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Cannabis Consumers Dissatisfied With Onscreen Representation, Survey Shows

And why Hollywood should want this market.

A new survey suggests it’s high time for television companies to rethink the stoner stereotype.

New York strategic research agency Miner & Co. Studio released a report Wednesday, “TV and the New Cannabis Consumer,” that calls on Hollywood to help change perceptions of marijuana users.

Of 800 surveyed cannabis consumers in states with legalization, 77 percent make more than $75,000 a year and 86 percent are employed full-time. They identify as professional, active, passionate and relaxed.

Yet about three-fourths of respondents believe television shows portray consumers as stereotypes, whereas survey participants themselves do not identify as forgetful, sluggish, lazy or loners. The same number of respondents believe onscreen depictions should mirror those of characters drinking alcohol, suggesting there should be no difference between a weed and a wine night.

“Incorporation [of cannabis] is no different than making sure you have the right painting on the wall in the background, the right sofa for the lifestyle that the characters have, no different than having a character drink a craft beer instead of a Budweiser—what’s the message that you’re sending?” Robert Miner, president of Miner & Co. Studio, tells The Hollywood Reporter.

He adds, “Have cannabis there because it’s part of the lifestyle. I think any time the story is all about cannabis, you’re reinforcing the stigma versus alleviating it.”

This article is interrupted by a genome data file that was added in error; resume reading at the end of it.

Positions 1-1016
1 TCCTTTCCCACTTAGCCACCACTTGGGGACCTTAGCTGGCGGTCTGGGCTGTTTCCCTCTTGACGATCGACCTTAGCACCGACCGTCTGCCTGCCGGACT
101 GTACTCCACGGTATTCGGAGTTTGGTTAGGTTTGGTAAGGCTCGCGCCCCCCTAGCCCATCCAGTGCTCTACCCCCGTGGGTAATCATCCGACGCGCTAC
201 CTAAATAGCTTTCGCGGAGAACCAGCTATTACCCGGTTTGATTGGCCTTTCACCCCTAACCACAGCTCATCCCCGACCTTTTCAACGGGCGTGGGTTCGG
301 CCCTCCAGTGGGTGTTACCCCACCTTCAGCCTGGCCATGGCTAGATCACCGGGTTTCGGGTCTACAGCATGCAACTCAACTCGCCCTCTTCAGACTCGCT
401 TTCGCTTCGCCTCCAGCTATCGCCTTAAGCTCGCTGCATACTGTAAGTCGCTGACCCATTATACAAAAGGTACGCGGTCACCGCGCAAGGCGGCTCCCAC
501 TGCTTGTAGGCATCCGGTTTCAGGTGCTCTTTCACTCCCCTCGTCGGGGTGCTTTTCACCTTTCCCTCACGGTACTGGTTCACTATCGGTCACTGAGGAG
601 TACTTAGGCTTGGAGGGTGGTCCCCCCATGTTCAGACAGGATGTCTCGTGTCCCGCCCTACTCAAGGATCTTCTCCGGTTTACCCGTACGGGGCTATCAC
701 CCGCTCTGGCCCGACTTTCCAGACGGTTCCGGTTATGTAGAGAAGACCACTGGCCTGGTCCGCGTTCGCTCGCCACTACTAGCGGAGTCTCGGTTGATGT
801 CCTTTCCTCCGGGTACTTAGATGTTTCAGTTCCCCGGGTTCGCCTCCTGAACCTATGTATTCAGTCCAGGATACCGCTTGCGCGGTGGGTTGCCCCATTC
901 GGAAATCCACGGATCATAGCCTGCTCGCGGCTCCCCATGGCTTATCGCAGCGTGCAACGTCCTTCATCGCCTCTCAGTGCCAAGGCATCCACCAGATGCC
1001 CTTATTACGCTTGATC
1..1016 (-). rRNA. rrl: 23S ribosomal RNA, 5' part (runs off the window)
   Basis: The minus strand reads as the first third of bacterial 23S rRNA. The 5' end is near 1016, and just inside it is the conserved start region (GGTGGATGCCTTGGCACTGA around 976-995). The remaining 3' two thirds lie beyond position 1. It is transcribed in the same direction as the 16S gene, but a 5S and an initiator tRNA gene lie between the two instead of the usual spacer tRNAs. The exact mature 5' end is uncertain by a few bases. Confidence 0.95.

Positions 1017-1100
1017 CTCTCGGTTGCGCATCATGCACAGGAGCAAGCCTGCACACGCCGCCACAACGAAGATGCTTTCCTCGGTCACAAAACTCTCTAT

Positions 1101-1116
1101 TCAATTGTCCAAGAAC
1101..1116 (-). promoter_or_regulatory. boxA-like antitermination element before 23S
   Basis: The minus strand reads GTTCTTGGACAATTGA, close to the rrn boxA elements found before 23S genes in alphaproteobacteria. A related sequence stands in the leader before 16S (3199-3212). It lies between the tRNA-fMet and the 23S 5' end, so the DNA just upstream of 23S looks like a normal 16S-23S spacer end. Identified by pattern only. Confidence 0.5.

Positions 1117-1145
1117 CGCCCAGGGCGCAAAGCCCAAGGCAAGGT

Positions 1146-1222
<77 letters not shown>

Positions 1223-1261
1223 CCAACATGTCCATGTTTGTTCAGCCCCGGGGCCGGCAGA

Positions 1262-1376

Producer Wendy Robbins says of Hollywood's stoner stereotype: "It's like calling someone who drinks a glass of wine an alcoholic."
Kim Rocco Shields
Producer Wendy Robbins says of Hollywood’s stoner stereotype: “It’s like calling someone who drinks a glass of wine an alcoholic.”

Respondents said media has the potential to change how cannabis is perceived in the world at large, with many admitting that the occasional nonstereotypical depiction has made them more comfortable talking about their habits and experiences.

Miner says television indeed has a pattern of driving social change and evolving the conversation over time. The humor of the hapless — yet safe — stoner stereotype initially made it more acceptable. “That helped to drive legalization and normalization,” he says. But now, reality has evolved beyond Hollywood’s representation, and “easy” humorous storylines can produce a subtle, negative stigma, Miner says.

While recent shows such as Ballers and Disjointed depict the cannabis industry, some cannabis professionals believe they are “out of step with the times.”

Wendy Robbins and Karen Paull, who created The Marijuana Show (hailed as Shark Tank for cannabis), agree Hollywood’s depictions are typically inaccurate. “They go for the stereotypes, like the out-of-a-job slacker who gets stoned all day on the couch. But our show also depicts people that use it for medicinal reasons that are smart, put-together people that might have a condition like epilepsy that needs treatment by cannabis,” Paull tells THR.

Scripted television is lagging compared with documentaries, Robbins says, with shows like CNN’s Weed 1, 2, 3 and 4 and Viceland’s Weediquette more authentically portraying the cannabis industry.

Miner notes the stigma has impeded people from seeking out cannabis for its medical benefits, “because (a) They were afraid they would get stoned or (b) they were afraid people would think they were stoners.”

To Read The Rest Of This Article By Lindsay Weinberg on The Hollywood Reporter

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Published: May 23, 2018

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